Many shelves stand empty in Israeli supermarkets, as agricultural activities grind to a halt and a shortage of logistics and manufacturing workers disrupts operations in major food plants.
Agricultural workers, in the midst of the apple, avocado and kiwi-picking season, are said to have been evacuated from the northern border settlements, as border clashes with Lebanese terror organisation Hezbollah escalate and lands surrounding Gaza lie fallow.
TheMarker, a Hebrew-language daily business newspaper, reports that government ministries are mapping agricultural crops in the north, where 40% of Israel’s deciduous and sub-tropical fruits are grown, planning for the increasing prospect of a war in the north. Israel’s Ministry of Agriculture also fears that there will soon be poultry and egg shortages, given that half of the nation’s total egg production takes place within 5km of the Lebanese border. Import quotas of 50 million eggs have now been opened.
English-language Israeli news outlet Ynetnews reports that dairy farming in the south of the country has also suffered a major blow, as milk producers responsible for supplying the likes of Tnuva, one of Israel’s largest food manufacturers, are denied access to their dairies.
“We’ve abandoned dairies in kibbutzim that the army won’t give us access to,” said Lior Simcha, CEO of the Milk Producers Association. “The dairies at Nahal Oz, Alumim and Be’eri are finished. We’re talking about thousands of cows.”
Tnuva did not immediately respond to a request for comment on how the conflict is affecting business operations.
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Meanwhile, the food sector’s labour force is taking a pummelling, as Israeli workers are called into the reserves. Palestinian workers are either too afraid or unable to turn up for work. Calcalist, an Israeli daily business newspaper, reports that workers, even those with a blue ID card, are struggling to get to and through checkpoints.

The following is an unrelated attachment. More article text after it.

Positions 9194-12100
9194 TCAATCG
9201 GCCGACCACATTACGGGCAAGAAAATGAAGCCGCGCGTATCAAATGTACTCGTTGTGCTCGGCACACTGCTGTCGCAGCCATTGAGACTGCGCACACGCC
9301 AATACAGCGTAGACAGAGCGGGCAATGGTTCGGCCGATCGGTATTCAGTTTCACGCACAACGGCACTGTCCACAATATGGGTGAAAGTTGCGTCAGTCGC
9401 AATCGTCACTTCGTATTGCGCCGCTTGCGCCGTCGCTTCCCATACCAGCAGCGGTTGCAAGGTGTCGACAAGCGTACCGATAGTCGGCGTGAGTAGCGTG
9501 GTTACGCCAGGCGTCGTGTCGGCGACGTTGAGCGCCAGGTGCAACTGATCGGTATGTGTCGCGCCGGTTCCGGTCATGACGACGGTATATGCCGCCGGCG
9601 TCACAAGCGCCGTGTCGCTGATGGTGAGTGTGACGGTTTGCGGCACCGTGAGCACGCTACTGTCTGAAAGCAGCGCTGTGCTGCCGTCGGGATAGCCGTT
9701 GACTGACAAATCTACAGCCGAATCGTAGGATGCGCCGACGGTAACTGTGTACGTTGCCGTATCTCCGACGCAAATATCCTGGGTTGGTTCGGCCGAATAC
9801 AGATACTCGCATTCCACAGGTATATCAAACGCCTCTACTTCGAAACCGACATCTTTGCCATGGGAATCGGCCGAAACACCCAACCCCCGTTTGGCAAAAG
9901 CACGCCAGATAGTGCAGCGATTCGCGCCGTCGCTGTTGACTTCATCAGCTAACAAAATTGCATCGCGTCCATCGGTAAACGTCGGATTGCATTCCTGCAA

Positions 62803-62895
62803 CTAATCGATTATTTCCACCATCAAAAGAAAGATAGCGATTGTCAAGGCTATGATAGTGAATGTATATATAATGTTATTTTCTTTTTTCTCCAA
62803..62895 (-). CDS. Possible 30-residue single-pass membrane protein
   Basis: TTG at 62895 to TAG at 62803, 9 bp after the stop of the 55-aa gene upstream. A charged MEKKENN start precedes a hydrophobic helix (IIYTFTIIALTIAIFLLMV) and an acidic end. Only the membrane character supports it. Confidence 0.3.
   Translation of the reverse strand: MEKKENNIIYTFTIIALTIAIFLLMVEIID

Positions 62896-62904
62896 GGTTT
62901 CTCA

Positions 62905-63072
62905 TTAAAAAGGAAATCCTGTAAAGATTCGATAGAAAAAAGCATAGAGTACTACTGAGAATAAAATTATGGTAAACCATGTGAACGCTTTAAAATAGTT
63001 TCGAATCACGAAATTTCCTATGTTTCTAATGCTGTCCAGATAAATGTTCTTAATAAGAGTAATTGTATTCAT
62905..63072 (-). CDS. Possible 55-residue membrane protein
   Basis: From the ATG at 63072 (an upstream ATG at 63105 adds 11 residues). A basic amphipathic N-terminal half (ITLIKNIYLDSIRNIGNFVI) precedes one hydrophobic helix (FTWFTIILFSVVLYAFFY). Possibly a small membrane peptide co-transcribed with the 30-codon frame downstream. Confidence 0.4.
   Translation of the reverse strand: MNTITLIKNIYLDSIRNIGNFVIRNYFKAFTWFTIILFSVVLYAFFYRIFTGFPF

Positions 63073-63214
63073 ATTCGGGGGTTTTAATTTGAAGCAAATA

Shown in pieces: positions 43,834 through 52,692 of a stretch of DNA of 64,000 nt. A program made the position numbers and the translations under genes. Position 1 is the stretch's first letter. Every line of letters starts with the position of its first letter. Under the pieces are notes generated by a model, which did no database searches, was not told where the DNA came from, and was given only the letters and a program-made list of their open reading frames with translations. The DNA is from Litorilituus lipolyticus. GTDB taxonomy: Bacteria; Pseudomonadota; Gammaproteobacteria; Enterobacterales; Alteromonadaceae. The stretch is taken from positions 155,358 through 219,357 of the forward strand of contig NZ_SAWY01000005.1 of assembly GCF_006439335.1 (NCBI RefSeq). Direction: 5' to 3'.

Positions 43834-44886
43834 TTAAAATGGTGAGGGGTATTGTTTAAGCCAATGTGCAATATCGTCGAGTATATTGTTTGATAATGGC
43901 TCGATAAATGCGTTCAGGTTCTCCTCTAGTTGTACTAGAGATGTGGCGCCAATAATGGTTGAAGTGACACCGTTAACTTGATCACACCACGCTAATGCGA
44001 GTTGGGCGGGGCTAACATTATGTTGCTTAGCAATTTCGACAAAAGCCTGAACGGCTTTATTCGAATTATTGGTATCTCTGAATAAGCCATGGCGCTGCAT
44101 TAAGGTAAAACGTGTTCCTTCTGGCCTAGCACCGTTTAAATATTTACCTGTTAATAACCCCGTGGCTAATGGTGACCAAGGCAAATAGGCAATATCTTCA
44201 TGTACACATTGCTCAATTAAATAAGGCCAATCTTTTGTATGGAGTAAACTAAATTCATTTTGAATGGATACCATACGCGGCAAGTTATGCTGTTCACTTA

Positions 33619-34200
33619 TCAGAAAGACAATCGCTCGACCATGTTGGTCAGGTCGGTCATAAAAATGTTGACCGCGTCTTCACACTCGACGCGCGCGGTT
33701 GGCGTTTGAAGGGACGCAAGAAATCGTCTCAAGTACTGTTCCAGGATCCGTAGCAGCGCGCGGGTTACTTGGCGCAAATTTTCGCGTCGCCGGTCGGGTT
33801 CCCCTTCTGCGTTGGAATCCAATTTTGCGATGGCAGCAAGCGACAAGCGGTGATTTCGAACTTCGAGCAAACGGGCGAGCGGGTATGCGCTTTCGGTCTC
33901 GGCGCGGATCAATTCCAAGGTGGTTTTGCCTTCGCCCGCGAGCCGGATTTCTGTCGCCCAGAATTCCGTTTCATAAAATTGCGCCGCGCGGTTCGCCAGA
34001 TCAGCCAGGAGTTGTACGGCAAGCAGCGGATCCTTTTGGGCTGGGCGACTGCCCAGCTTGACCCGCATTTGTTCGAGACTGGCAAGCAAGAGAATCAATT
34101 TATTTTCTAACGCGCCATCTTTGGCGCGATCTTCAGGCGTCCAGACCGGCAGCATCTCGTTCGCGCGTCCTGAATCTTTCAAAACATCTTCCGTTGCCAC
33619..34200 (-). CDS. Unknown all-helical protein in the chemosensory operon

Kav LaOved, an Israeli labour rights NGO, says that 100,000 Palestinian workers are employed in Israel or Israeli settlements, while Arab workers make up a significant proportion of the workforce in the bakery and slaughterhouse sectors.
As many as 20,000 Thai workers were also working on Israeli agricultural lands at the time of the 7 October attacks, according to Phil Robertson, deputy Asia director at Human Rights Watch. At least 35 Thai nationals are reported to have been killed or kidnapped, while many more have returned home.
Supply-side challenges are also being compounded by increased demand, according to Calcalist. Consumers are reportedly stockpiling, fearing an expansion of the fighting as well as urban riots of a similar kind to those that took place during the so-called ‘Guardian of the Walls’ operation in 2021.
A spokesperson for Nestlé, which recently reopened one of its Israeli plants after closing amid the conflict with Hamas, declined to comment on how the conflict is affecting its business operations in Israel.
Israel’s novel food and food tech businesses focus on business continuity
Israel’s burgeoning food tech scene has also been affected by the conflict, with companies and R&D centres around Gaza having been damaged by marauding Hamas members.
“The city of Sderot and the Kibbutzim surrounding Gaza, which are one of the centres of the Israeli ag and food ecosystem, were severely damaged,” Dr Kardish CEO at agrifoodtech investor The Trendlines Group explains. “Many companies, incubators and R&D centres are located in this region, and some were hurt as well.”
Dr Amit Yaari CEO at Israel startup BioBetter, which grows growth factors for the cultivated-meat sector, has also said that 20% of the company has been drafted, presenting challenges for business continuity.
One solution has been to recruit Haredi orthodox Jews who are exempt from military service.
Israel’s premier food tech event, FoodTech IL 2023, due to take place today, has also been cancelled. The event, which brings together startups, large food companies and investors, was due to showcase innovative food startups and futuristic foods.
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